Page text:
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OpenAI’s Sam Altman bends before wrath of Scarlett Johansson

Hollywood actor reclaims her voice. What about the rest of us?

OpenAI has been forced into a rapid about turn after Scarlett Johansson accused the firm of using “a voice that sounded so eerily similar to mine” for its latest release.

The actor has called for “legislation” to protect individuals’ rights as AI firms race to digitise us and everything we’ve ever produced, then charge us for the privilege.

ChatGPT-4o’s ersatz Scarlett, under the name Sky, was unleashed on the world just weeks after OpenAI had unsuccessfully asked Johansson to lend them her voice. She had previously knocked back the firm in 2023.

Further complicating matters is that Sam Altman had expressed his enthusiasm for the film Her, where Joaquin Phoenix’s character falls in love with a Johansson voiced AI assistant.

When GPT-4o was launched earlier this month, observers rhapsodised about the apparent flintiness of the Sky voice. However, others drew a direct comparison with Johansson’s voice, as well as suggesting that a “flirtatious” bot represented a “mega ick”. Even Elon Musk admitted to a “cringe” on hearing the demo.

OpenAI explained in a post over the weekend that it had worked with a variety of voice actors to develop the voices, paying them “above top-of-market rates”. Interestingly, it implied this was an ongoing payment “for as long as their voices are used in our products”, rather than a one-off fee.

It insisted that “Sky’s voice is not an imitation of Scarlett Johansson but belongs to a different professional actress using her own natural speaking voice.”        

Yesterday, Johansson went public. In a statement to NPR tech correspondent, Bobby Allyn, she said she had declined an offer from Altman for her voice last year, not least as it could “bridge the gap between tech companies and creatives”. She added that the OpenAI boss had said “He felt my voice would be comforting to people.” She declined. Again.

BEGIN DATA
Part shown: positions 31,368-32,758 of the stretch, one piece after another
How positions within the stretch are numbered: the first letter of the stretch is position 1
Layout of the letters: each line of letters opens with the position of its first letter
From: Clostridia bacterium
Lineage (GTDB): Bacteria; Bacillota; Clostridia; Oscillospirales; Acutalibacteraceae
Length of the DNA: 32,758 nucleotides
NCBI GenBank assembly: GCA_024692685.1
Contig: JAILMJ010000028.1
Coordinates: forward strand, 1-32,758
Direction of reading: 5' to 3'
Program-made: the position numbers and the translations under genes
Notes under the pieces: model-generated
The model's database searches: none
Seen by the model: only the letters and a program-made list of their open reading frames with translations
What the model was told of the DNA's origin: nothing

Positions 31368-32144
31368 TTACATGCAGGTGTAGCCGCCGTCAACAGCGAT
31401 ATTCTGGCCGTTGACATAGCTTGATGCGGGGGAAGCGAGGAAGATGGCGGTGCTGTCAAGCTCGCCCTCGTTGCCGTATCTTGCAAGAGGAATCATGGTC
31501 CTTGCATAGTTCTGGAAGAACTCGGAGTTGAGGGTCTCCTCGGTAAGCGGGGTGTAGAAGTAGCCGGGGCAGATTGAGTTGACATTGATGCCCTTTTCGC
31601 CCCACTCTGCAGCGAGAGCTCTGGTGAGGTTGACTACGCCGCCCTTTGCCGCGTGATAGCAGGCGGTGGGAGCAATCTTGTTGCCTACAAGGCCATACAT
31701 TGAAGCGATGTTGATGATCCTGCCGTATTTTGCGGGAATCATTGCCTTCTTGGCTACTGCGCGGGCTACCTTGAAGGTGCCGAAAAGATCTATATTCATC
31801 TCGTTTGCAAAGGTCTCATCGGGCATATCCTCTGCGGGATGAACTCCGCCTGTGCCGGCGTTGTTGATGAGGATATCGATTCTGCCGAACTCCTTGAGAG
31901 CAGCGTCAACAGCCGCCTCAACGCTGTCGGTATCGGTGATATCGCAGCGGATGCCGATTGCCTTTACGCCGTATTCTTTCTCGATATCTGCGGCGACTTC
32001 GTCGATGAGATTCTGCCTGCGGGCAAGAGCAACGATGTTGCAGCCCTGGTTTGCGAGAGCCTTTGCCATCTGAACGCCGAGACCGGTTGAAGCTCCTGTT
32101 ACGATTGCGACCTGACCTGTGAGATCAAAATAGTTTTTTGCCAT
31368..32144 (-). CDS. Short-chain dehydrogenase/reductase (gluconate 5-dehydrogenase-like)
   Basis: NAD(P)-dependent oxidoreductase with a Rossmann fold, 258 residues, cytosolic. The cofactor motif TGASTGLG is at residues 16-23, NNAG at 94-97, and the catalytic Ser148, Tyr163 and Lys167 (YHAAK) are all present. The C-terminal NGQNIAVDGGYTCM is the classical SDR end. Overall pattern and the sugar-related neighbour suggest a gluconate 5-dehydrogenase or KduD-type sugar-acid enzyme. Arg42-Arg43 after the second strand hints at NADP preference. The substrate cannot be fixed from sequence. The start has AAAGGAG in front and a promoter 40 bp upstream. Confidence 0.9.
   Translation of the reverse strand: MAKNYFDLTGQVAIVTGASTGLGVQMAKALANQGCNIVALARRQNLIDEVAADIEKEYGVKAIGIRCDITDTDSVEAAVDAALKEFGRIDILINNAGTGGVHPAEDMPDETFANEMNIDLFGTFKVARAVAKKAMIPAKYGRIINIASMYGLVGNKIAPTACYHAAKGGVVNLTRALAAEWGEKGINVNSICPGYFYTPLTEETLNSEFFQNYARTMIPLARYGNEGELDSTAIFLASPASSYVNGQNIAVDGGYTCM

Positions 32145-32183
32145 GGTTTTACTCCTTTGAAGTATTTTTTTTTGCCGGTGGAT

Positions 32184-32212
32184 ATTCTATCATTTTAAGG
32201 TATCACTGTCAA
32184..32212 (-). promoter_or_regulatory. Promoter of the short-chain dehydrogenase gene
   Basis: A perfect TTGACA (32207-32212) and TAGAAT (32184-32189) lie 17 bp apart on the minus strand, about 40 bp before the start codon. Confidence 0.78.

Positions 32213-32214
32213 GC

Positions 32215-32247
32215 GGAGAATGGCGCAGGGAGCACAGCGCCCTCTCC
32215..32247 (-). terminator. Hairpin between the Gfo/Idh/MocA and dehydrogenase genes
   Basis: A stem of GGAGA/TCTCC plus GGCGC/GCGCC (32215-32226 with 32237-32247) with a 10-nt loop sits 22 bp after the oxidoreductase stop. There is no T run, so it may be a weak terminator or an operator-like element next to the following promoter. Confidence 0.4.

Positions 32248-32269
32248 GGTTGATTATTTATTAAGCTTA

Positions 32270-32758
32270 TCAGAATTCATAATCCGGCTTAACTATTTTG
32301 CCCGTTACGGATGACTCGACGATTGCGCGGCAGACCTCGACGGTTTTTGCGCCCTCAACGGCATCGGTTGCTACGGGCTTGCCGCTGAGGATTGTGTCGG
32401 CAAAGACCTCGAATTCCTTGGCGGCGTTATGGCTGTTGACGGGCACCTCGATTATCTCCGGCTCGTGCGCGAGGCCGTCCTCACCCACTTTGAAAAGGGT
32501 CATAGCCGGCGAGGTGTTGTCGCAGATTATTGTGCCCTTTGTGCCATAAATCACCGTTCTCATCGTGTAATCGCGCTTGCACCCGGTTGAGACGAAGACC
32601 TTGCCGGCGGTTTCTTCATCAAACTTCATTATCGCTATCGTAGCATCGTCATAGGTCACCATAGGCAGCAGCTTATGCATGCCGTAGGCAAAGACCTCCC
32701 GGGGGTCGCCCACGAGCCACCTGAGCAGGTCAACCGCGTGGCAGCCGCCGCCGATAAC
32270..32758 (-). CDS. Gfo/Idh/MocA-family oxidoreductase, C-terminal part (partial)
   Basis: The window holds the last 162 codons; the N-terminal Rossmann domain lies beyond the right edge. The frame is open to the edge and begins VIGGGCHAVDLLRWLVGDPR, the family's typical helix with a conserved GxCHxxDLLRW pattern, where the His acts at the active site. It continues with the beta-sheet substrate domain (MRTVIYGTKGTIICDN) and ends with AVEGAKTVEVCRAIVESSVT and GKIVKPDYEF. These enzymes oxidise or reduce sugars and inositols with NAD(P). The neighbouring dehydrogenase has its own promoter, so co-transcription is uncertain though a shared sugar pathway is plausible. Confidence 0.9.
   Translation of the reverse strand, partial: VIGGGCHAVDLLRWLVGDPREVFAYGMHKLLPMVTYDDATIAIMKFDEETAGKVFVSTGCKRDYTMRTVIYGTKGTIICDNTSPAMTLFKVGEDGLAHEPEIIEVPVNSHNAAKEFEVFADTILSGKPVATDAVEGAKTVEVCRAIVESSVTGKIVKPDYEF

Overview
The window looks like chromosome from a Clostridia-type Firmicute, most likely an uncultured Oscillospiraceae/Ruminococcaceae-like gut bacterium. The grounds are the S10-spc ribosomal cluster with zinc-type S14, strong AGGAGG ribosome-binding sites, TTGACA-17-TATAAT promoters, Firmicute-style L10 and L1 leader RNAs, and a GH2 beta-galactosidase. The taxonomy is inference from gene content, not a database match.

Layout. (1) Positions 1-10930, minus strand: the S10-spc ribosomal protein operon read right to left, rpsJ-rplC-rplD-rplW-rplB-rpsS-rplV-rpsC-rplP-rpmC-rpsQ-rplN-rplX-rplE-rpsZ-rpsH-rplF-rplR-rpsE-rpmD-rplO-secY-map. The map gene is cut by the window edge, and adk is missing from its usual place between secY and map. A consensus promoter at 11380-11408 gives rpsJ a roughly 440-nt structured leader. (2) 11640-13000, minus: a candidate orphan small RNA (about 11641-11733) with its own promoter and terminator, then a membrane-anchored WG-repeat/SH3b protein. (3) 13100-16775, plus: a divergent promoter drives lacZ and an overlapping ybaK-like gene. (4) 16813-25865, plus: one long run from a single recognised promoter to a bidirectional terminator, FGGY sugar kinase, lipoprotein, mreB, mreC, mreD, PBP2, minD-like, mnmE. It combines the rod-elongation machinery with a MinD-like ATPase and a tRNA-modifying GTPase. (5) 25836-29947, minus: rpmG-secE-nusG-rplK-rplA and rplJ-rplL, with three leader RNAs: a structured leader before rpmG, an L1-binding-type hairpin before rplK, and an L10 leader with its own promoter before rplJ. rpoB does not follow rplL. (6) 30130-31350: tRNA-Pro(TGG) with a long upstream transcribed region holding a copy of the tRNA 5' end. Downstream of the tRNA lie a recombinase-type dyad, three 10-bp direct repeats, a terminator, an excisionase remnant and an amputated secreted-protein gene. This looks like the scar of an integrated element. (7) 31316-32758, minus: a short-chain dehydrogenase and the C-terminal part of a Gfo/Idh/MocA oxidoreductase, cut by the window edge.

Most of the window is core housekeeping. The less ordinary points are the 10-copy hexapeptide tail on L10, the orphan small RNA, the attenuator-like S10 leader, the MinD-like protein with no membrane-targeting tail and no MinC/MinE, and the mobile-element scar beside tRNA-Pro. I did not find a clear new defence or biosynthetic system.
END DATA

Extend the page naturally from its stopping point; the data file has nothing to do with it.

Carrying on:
See also: OpenAI’s “Sora” lets you create video from text: Be awed, be worried.

She also said that Altman contacted her agent two days before the release of 4o “asking me to reconsider. Before we could connect, the system was out there.”

Johansson said she was “forced to hire legal counsel” who set out the situation, and asked Altman and OpenAI “to detail the exact process by which they created the ‘Sky’ voice.”

Instead, it seems, “OpenAI reluctantly agreed to take down the Sky voice.”

Johansson’s statement noted that “we are all grappling with deepfakes and the protection of our likeness, our own work, our own identities.”  These questions deserve “absolute clarity” she said, and “appropriate legislation to help ensure that individual rights are protected.”

While Johansson has scored a victory, creators in general are grappling with how technology changes, well, everything.

Last year’s Hollywood actors’ strikes were in large part about the film industry’s eagerness to pay peanuts to replicate actors in AI.

The New York Times filed a suit in December accusing OpenAI of copyright infringement, and that case is still ongoing.

Meanwhile the FT has struck a deal with OpenAI around content, while Reddit has struck agreements with both OpenAI and Google.

It’s fair to say that creators’ rights around their likenesses and content are contested. However, Johansson might just have moved the dial slightly.

Demonstrating just how up to date ChatGPT is, when we asked it “why is Scarlett Johansson unhappy today?”, it noted the imbroglio, adding “This incident has brought attention to the broader issues of AI ethics and the need for stricter regulations regarding the use of personal likenesses in AI technologies.”

It also kindly flagged up her latest projects, adding that they and her stance on AI were “currently contributing to her pres